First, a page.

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1969 Jeep CJ-5 Master Cylinder Rebuild

Posted in How To: Transmission Drivetrain on May 1, 2008
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One of the most basic rebuilds on a 4x4 is a brake master cylinder. They often wear out but are simple to fix. Sure, rebuilt units can be had cheap on common vehicles, but not always for the specialized stuff we drive in the dirt. If we were young and hip (-hop), a master-cylinder rebuild story would be peppered with references to "sucka MCs" and "bumpin'" hydraulics. Too bad some of us are too old to care about "street cred." Instead, it's all about credibility off the street. Although you can go far without a functioning master cylinder, our goal here is to help you stop short of going too far.

Master-cylinder failure usually shows symptoms other than the vehicle not stopping as intended. Spongy brakes are a prominent indicator. A brake pedal that slowly sinks to the floorboard under foot pressure is a bad sign. For verification, disconnect the lines at the master cylinder's outlet ports and seal the ports with solid plugs. A firm, steady pedal means that the master cylinder is good and the problem is somewhere else in the system. A spongy pedal or one that goes all the way to the floor means that the master cylinder is bad-fluid is backflowing while pressure is being applied.

Depending on your skill level and definition of "free time," the best solution might be buying a replacement master cylinder.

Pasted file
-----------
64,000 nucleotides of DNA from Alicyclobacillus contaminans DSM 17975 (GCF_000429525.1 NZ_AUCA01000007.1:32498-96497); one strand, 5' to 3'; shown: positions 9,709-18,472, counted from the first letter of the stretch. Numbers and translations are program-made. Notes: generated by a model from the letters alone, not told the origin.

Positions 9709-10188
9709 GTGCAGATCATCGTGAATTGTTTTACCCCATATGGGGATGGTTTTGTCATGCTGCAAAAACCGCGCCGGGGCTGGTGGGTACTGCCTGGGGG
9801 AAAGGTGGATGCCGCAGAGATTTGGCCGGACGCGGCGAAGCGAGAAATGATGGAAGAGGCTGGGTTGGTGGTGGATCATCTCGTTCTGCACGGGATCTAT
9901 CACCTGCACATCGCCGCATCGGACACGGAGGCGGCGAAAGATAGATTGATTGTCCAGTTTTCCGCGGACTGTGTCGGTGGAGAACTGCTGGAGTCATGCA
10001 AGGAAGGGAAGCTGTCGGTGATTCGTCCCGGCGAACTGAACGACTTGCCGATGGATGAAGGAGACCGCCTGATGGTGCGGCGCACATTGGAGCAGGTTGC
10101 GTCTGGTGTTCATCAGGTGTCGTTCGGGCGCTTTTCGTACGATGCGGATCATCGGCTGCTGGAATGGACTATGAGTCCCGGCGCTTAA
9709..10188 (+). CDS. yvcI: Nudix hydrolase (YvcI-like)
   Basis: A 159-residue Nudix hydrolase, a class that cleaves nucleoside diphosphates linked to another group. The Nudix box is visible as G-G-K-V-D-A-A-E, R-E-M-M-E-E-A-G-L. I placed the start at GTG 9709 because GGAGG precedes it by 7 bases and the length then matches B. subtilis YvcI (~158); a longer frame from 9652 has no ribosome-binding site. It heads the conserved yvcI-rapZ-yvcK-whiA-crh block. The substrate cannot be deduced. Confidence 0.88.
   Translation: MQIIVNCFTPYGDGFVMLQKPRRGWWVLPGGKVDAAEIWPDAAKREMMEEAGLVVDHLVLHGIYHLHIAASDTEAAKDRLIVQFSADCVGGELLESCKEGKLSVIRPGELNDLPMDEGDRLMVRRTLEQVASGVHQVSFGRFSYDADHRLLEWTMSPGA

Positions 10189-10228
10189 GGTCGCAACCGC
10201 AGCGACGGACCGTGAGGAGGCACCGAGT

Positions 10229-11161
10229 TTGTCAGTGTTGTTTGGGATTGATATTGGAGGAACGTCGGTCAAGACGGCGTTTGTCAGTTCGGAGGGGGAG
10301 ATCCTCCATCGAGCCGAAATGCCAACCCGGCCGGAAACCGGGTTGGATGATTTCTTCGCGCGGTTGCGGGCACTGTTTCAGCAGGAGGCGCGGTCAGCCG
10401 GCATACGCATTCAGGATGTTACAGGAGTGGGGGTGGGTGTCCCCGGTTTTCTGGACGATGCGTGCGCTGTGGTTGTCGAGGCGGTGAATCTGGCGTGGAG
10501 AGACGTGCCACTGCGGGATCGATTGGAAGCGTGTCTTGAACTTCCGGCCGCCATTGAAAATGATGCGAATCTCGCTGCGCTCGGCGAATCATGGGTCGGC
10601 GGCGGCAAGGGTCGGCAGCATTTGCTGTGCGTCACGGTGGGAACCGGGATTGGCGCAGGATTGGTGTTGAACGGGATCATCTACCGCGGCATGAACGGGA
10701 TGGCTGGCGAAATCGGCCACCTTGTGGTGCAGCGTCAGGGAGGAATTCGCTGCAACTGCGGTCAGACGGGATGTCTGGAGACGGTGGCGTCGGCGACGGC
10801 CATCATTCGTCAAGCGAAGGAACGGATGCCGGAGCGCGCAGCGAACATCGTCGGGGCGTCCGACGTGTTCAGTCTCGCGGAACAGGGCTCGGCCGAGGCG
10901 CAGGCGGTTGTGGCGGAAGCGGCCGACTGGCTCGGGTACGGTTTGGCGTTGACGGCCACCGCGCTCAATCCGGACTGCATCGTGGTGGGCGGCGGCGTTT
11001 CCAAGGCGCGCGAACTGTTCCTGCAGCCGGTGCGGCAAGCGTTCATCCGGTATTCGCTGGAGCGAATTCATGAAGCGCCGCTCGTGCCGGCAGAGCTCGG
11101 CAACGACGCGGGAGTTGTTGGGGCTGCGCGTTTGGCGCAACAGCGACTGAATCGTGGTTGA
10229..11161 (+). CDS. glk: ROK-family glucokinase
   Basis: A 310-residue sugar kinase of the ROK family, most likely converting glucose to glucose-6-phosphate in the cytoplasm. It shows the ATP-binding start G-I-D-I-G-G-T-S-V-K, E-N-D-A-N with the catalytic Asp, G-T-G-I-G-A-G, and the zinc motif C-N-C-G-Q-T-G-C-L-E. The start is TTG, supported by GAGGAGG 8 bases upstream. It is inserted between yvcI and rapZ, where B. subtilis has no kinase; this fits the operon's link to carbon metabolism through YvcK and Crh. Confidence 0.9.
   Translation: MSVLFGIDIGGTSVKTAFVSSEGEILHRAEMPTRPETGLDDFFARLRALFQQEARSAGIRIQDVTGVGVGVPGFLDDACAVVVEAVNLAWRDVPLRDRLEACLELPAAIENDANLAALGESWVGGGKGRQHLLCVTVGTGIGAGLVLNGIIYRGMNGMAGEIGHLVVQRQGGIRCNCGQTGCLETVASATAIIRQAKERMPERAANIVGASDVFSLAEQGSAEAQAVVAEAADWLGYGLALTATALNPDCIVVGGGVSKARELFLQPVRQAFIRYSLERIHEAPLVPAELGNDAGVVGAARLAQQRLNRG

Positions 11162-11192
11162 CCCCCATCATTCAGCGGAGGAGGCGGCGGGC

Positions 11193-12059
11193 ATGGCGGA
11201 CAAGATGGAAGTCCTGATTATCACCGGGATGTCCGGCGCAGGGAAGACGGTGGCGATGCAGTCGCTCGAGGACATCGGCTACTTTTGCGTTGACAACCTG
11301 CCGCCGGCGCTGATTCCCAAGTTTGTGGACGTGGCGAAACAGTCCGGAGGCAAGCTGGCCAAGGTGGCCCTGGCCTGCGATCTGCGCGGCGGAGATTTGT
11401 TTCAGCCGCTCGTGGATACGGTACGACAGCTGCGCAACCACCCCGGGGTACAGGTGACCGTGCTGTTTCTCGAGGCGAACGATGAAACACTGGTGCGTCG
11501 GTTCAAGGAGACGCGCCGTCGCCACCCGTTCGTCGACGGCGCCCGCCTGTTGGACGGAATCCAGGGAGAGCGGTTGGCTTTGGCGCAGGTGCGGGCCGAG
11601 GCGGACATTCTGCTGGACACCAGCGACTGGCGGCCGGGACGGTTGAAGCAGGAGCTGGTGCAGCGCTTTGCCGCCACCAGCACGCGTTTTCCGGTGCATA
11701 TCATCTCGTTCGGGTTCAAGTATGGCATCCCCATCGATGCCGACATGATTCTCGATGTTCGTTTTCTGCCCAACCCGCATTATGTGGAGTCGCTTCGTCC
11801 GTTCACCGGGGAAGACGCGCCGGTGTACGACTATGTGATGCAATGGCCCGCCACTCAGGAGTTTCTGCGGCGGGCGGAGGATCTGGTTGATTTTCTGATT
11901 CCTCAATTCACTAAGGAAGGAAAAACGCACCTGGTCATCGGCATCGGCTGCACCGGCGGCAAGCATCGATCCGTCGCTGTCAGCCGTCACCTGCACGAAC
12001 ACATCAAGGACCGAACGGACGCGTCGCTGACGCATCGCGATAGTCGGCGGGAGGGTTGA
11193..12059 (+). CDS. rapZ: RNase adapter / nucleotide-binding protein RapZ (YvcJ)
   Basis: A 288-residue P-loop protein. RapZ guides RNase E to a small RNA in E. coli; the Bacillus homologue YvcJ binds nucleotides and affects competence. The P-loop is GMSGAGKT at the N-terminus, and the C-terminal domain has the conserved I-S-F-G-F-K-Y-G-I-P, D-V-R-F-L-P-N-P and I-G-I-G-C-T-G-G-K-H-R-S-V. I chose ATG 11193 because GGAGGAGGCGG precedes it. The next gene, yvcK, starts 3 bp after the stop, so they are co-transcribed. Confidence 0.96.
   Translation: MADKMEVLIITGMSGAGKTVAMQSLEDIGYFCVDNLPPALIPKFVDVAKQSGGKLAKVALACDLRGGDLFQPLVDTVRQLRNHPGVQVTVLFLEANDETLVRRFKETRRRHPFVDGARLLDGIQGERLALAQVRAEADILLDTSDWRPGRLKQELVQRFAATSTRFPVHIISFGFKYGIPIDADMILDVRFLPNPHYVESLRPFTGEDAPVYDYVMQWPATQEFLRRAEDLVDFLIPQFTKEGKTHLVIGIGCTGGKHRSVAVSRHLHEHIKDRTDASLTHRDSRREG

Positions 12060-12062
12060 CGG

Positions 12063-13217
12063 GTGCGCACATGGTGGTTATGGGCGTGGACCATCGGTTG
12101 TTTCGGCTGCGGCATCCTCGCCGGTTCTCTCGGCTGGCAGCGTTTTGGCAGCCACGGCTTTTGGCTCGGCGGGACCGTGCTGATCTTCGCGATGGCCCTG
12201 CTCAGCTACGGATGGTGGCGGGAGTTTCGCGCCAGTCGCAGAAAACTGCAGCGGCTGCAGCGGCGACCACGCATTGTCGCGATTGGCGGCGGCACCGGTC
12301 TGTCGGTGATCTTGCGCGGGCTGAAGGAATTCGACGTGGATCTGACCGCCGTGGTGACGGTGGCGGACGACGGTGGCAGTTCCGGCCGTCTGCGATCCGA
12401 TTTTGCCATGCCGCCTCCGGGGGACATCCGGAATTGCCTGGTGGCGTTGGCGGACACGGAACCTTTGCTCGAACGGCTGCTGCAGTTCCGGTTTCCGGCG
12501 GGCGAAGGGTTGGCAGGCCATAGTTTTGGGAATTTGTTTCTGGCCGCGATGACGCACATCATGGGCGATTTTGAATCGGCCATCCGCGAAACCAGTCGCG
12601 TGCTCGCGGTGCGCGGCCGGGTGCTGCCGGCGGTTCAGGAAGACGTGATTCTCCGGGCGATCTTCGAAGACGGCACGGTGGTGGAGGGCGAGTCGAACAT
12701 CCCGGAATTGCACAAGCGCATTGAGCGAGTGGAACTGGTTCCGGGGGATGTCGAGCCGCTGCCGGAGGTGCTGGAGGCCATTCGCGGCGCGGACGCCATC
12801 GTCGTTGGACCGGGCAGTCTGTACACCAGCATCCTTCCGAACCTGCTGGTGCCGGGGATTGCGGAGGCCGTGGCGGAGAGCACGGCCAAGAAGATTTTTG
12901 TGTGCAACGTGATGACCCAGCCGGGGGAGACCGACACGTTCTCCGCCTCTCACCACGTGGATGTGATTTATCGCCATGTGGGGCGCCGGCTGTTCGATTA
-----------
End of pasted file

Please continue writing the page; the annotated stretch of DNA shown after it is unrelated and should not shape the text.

A rebuilt OE unit from the local parts store is another viable option. These master cylinders are often better than factory, some using stainless-steel bore sleeves that withstand contaminated brake fluid better than the original cast surfaces. Add in a warranty and a rebuilt unit is tough to beat.

Master-cylinder rebuild kits are fairly basic. They can include a piston assembly, seal cups, and valves. Since this kit is for a manual-braked CJ, the rebuild kit includes a pushrod boot and a snap ring. Service manuals are handy references, even for seasoned rebuild veterans. Details such as rubber-cup orientation often aren't addressed in the rebuild kit's instructions.

The other route is a DIY rebuild. On the surface, this is the low-buck fix. Rebuild kits typically run $20-$25. This appealed to us for several reasons: (1) replacing the piston, seals, and valves is supposedly about a 30-minute job; (2) for slow-selling part numbers, a special-order rebuild kit for our '69 CJ-5 was available the next day compared to four-day normal shipping to obtain a complete rebuilt unit; (3) cost was $22 for a rebuild kit versus $220 for our low-demand rebuilt master cylinder; (4) we're masochists.

Toolwise, the job requires a brake-hone kit, which will set you back another $25-$30. Also, a service manual is good to have on hand-the instructions in our rebuild kit dealt with bench bleeding instead of disassembly/assembly.

Major steps of a typical master-cylinder rebuild are shown here. We don't claim that you'll be "an urban legend in your own mind / Able to rhyme on a dime" after installing a funky-fresh MC, but all four of your 4x4's binders should be under pressure when powered by a properly functioning master cylinder.

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